11 The Survey… It fits into this idea because "good" citizens make knowledgeable decision about consumption of goods and services provided. It is also good to know how the government is handling/regulating the economy and the impact that has on the individual. It does fit into being good citizens because knowing economics makes you understanding more about what goes on in Washington, what goes on in terms of your personal finances, and what is ethical when it comes to economic principles. i.e. banks selling people morgages that were faulty is unethical I have no idea. Students need to know economics in order to know how the economy and markets work. Economics affects the life of everyone. Good citizens need to know economics in order to see the benefits or hazards of political policies. In economics you discuss the power of money, supply and demand amongst the many tols that politicians, business people and the working class have to struggle with on a daily basis. In this course you have the power to speak about the many "good" things that an individual can do to help our economy. I would assume the things we demand, to be conscious about it. My example still is gas and how much we depend on it. I think emphasizing examples like this show the type of citizens that we are and if we're indeed "good“.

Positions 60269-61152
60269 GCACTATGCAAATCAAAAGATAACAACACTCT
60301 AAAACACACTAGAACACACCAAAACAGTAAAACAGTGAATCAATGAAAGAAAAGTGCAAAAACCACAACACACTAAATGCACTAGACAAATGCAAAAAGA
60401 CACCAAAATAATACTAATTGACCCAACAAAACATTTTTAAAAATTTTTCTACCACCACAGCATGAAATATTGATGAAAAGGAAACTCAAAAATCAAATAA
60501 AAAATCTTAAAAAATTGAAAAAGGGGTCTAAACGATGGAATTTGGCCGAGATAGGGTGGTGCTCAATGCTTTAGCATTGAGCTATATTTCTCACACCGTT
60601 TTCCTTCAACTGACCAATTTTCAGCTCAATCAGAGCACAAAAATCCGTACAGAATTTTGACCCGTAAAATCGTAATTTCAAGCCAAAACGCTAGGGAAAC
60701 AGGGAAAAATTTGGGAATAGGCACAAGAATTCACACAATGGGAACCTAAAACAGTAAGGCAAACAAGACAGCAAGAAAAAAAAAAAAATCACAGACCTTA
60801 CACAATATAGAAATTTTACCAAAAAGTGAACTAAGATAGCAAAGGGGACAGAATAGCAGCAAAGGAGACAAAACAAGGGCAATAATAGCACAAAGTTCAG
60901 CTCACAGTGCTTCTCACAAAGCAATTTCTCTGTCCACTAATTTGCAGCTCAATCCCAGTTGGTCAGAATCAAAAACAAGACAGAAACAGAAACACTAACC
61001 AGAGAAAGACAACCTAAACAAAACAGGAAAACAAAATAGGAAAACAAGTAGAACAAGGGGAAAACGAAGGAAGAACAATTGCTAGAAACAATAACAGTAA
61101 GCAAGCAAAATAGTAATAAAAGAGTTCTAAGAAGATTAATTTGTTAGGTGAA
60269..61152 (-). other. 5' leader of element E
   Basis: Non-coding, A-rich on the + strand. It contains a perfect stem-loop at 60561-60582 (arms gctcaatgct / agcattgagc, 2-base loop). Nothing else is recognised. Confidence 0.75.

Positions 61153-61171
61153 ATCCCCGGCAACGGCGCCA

12 The Survey… In your opinion, what are the three most important concepts a student should learn in an economics class? #1 how it matters in life Supply and Demand how to Budget retail price does not equal market equilibrium price Government's role in Economics Trade Credit/Debt on Macroeconomic Scale ? Supply and Demand supply/demand Law of supply and demand

13 The Survey… #2 Life Law of diminishing marginal returns Monetary Policy GDP How the banking system works DON'T ever ignore your opportunity cost Inflation and Deflation Supply and demand Interest Rates and how they work ? Scarcity of resources Money Law of comparative advantage